There’s something special about singing in a good choral ensemble. And it’s definitely not the money! No... it’s something else.
Over the years, I’ve had the pleasure of singing in church choirs, musical theater choruses, trios, quartets, quintets – you name it. If it looked like fun, I was there! Some of these groups were amateur, some were professional and some were a mix of the two. I’ve also spent quite a bit of time singing as a soloist. But, singing in an ensemble is really a very different experience. Like I said, it’s special.
I recently learned that the choral ensemble known as Conspirare is coming to the Big Apple.** Conspirare is based in Austin, Texas. The singers come from all over the country and are hand picked by Artistic Director, Craig Hella Johnson. They are not only great musicians with beautiful voices and proven soloists in their own right, they’re also extremely sensitive, caring, dedicated people who understand the power in the word “ensemble.”
Here’s a short video clip in which Craig talks to me about what it takes to be a member of Conspirare:
I was first introduced to Conspirare in the summer of 2008 when I traveled to Austin to work on their PBS television program, A Company of Voices: Conspirare in Concert. I had the pleasure of getting to know some of the singers when I was there and experienced their devoted following in a very personal way. I learned that the singers come from all walks of life and that some have very demanding jobs in addition to their singing. So, they’re hard workers. And, it’s the pleasure and satisfaction that they get from singing that inspires them and everyone around them.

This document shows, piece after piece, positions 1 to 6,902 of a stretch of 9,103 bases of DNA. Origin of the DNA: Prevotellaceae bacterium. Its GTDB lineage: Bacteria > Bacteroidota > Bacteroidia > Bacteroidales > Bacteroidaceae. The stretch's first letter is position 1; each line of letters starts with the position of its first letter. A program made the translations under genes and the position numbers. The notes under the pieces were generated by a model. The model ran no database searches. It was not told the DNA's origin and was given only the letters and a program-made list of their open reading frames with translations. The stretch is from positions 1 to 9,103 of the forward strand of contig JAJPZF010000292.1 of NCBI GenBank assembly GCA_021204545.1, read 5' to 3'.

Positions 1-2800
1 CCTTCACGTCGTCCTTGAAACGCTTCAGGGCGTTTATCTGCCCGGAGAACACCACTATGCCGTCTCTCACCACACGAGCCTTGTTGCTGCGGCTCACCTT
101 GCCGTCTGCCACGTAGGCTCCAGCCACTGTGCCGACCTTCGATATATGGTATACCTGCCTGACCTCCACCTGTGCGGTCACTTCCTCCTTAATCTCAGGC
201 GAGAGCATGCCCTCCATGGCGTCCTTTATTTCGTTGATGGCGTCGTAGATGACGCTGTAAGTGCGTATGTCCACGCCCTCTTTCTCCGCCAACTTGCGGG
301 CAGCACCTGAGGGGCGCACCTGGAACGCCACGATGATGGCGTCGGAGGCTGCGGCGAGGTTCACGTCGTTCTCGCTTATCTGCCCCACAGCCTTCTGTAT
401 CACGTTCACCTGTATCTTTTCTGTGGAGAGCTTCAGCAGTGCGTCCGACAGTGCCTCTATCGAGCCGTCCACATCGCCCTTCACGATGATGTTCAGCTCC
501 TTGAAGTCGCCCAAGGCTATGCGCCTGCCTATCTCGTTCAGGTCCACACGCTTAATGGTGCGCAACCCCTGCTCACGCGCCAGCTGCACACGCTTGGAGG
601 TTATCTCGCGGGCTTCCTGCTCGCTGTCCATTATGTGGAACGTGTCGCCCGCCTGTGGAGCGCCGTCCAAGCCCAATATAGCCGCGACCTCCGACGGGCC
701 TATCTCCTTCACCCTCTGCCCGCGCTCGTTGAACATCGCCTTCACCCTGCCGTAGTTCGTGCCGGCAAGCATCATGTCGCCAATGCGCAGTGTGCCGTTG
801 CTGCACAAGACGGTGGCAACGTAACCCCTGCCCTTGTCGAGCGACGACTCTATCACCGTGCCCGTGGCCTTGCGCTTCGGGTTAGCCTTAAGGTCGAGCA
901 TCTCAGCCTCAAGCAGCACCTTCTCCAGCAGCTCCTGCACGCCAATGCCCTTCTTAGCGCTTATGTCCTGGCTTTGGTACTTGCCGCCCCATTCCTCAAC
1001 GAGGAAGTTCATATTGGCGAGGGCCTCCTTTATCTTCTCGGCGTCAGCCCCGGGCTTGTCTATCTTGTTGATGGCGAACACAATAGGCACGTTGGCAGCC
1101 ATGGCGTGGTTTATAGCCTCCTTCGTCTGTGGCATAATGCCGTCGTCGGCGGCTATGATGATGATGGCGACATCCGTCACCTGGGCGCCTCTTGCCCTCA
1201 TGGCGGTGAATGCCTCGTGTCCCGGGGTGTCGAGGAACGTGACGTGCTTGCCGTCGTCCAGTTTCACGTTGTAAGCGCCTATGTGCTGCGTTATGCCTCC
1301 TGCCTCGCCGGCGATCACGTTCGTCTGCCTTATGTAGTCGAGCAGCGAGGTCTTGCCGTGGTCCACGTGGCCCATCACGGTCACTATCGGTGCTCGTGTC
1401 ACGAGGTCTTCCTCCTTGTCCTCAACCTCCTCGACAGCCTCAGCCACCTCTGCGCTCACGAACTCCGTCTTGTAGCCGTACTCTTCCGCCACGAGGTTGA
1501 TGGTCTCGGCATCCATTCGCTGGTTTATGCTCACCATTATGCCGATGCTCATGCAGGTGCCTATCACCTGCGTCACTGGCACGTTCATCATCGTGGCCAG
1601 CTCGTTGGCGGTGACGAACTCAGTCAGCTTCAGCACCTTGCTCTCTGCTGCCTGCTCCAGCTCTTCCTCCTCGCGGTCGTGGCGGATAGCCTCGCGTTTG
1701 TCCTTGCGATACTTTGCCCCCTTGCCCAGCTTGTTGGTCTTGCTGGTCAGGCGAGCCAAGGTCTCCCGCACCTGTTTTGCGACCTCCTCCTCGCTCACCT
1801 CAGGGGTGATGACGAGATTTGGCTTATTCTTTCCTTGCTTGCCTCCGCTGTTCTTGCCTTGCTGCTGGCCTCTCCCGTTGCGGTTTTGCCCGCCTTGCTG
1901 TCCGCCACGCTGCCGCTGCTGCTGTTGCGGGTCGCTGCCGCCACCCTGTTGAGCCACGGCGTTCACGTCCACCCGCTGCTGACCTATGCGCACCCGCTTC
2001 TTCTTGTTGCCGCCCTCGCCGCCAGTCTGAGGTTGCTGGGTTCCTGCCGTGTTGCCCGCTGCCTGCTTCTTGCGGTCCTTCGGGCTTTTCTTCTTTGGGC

To date, Conspirare has been nominated for five Grammy awards. And, I feel sure that we’ll hear lots more from them in the future.
If you have time, I’d love for you to listen to another clip from the PBS television program. There are three pieces included: first is Morten Lauridsen’s setting of James Agee’s Sure On This Shining Night, next is Craig Hella Johnson’s arrangement of Carly Simon’s Let The River Run, and finally, Craig’s setting of The Water is Wide with a gorgeous soprano solo by Melissa Givens.
Now, if you’ve finished watching, please tell me what is it about singing in a chorus that's so very special? If it’s not the money what is it? Let me know when you can. And thanks!
**Conspirare will be presented by Carnegie Hall’s Weill Music Institute in three concerts as part of the Neighborhood Concert series - two "Community Sings" on February 22 and 23 at the Frank Sinatra School of the Arts in Queens and at the Schomburg Center for Research in Black Culture in Harlem, and a formal concert in the Bronx Jacobi Medical Center on February 24.